Design Thinking in Education
The impact of design thinking in education is two-fold: First, by requiring the use of multiple lenses when looking at a problem, design thinking demonstrates that bringing together seemingly disparate perspectives can often be the key to finding effective solutions. This encourages students to be as well versed and ‘literate’ in as many subjects as possible, as they begin to understand that the most complex problems are often best solved through an interdisciplinary approach. Second, and perhaps more importantly, design thinking emphasizes that collaboration and the use of outside resources are critical to both the learning and problem solving process—a notion that will be valuable to their scholarly, professional and personal lives.
Design thinking teaches students that the best solutions are those that are empathy-driven and end-user-centric. By understanding the perspective that an answer to a problem is only as good as the end-user finds it to be, students gain a valuable and complimentary second layer to the empirical or logic-based problem solving methodologies they are used to. With this combination, students may begin to grasp the idea that no answer is perfect, and that there are often many ways to frame and address a single problem. While this dual perspective presents students with a fairly sophisticated paradox—one that even the most seasoned design thinkers struggle with—it ideally forces them to see that an effective way to land on a single, actionable solution for a given problem is to focus on the audience or end-user at hand, and have this perspective inspire the approach.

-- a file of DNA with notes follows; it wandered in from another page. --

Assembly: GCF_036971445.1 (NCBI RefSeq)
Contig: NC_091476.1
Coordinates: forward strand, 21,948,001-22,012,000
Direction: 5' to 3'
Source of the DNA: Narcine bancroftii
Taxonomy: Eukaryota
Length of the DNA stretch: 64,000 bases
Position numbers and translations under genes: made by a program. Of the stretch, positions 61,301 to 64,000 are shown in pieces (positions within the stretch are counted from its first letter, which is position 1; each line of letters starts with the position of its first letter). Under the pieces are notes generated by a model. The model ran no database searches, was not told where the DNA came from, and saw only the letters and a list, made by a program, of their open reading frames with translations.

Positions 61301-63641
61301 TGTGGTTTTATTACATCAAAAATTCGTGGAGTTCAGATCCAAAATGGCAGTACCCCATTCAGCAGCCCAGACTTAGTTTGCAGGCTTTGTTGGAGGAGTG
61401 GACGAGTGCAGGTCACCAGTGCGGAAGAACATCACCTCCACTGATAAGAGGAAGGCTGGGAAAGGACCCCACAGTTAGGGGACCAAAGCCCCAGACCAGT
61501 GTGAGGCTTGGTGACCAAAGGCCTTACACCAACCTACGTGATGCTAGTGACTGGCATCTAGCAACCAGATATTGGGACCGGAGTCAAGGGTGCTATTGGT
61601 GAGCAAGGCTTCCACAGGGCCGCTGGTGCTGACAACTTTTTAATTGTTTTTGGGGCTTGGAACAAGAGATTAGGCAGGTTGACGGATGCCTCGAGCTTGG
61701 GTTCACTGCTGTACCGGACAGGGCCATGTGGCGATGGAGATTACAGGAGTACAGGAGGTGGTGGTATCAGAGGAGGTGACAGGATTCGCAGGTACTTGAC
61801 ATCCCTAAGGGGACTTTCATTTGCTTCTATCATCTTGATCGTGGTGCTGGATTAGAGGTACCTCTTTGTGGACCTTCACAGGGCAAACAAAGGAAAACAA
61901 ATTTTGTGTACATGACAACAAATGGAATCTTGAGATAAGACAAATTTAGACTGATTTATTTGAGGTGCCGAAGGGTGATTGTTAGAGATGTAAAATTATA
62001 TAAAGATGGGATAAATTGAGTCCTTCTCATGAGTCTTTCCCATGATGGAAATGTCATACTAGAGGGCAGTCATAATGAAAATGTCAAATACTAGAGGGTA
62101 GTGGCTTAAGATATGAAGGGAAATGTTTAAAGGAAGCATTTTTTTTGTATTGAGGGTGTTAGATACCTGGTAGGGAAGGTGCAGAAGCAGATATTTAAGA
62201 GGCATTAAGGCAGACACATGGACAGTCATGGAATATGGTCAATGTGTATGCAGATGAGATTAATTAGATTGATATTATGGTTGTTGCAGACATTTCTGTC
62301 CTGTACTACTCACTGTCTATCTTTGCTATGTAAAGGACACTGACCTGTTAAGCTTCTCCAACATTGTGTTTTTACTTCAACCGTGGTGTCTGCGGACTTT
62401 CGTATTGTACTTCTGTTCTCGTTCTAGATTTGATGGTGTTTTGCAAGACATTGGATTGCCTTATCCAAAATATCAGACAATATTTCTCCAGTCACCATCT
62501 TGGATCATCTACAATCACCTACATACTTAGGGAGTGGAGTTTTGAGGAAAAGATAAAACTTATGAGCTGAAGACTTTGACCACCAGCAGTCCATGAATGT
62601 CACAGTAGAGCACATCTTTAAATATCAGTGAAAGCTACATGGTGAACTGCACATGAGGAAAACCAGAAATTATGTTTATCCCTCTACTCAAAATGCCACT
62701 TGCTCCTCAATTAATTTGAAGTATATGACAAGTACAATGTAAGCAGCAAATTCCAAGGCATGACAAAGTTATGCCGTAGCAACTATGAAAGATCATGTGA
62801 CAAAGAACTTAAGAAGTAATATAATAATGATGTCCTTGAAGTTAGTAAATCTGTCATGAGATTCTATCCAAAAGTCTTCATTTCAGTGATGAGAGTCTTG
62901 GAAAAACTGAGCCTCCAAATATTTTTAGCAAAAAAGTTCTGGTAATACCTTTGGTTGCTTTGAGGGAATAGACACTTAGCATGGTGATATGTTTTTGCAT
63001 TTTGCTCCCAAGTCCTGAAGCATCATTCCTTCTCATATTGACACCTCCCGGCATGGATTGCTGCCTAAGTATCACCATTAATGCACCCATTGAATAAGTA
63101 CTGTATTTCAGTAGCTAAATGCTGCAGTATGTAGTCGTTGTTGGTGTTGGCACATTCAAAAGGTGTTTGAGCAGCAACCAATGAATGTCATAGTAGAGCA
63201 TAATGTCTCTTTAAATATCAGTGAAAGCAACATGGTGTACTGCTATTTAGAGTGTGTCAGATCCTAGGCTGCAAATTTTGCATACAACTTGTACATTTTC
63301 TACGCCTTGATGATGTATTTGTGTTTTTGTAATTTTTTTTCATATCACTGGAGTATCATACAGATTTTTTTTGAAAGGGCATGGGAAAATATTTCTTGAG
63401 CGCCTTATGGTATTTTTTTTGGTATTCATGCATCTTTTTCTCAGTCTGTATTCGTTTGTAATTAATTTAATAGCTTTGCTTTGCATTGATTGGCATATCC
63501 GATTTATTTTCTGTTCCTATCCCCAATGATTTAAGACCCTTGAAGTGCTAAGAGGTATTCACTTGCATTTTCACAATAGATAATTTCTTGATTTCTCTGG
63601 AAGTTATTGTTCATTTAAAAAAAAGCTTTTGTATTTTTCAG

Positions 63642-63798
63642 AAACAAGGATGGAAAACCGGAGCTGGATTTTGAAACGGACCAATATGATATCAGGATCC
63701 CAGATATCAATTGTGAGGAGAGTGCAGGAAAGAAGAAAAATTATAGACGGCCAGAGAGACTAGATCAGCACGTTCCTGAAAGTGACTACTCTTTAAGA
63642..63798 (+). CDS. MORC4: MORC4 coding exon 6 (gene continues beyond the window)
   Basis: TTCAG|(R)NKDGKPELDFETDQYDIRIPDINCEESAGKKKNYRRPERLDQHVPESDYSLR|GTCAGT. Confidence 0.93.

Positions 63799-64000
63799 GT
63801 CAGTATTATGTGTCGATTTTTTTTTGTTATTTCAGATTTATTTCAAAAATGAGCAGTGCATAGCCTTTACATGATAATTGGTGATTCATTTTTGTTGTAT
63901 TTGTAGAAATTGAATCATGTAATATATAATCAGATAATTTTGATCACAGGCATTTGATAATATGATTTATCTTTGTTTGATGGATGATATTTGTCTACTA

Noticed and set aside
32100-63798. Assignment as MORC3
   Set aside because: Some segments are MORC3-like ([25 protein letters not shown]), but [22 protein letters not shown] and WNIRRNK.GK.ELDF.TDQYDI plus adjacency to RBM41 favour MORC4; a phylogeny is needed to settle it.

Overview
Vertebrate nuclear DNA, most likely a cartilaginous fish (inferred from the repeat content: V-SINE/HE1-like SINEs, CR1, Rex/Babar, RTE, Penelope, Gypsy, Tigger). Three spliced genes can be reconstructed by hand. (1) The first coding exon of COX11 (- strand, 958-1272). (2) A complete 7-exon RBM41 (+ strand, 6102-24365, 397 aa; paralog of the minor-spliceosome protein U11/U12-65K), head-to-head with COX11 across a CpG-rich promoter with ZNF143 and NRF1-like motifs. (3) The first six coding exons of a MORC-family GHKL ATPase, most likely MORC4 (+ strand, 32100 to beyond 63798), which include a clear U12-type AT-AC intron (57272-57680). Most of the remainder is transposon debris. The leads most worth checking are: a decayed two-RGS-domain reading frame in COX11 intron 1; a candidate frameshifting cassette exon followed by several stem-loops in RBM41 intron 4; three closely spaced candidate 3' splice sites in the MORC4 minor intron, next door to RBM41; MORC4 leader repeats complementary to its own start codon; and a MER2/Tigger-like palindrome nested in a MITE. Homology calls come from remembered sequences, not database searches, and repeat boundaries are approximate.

As we know, empathy and end-user-centricity must not just be part of the solution, but must also be integral to the process, which itself should be an iterative, co-creative partnership. Design thinking teaches students that in order to develop and fully integrate empathy into the fabric of a solution, they must engage and create dialogue with the end-user up front, throughout the problem solving process, during the rationalization of potential solutions and in the way in which those solutions are ultimately defined and communicated.
Inherent to this perspective is the powerful idea that there is an ecosystem of solution makers and users—that basically, the world is filled with people looking for solutions (users) and people looking to solve problems (solution makers), and ideally, the two are fully aware of each other’s needs and desires. In other words, students can realize that it is in the best interests of the businesses, institutions and organizations they interact with on a daily basis to best serve their end-users, and that accordingly, end-users have both the right and power to influence and shape the products and services they receive. Like the students, businesses (as solution makers) also benefit from this co-creative dialogue: a population that, through an exposure to design thinking and its emphasis on collaboration, is more aware, engaged and ready to interact is ultimately beneficial to them.
Design thinking demonstrates that bringing together seemingly disparate perspectives can often be the key to finding effective solutions.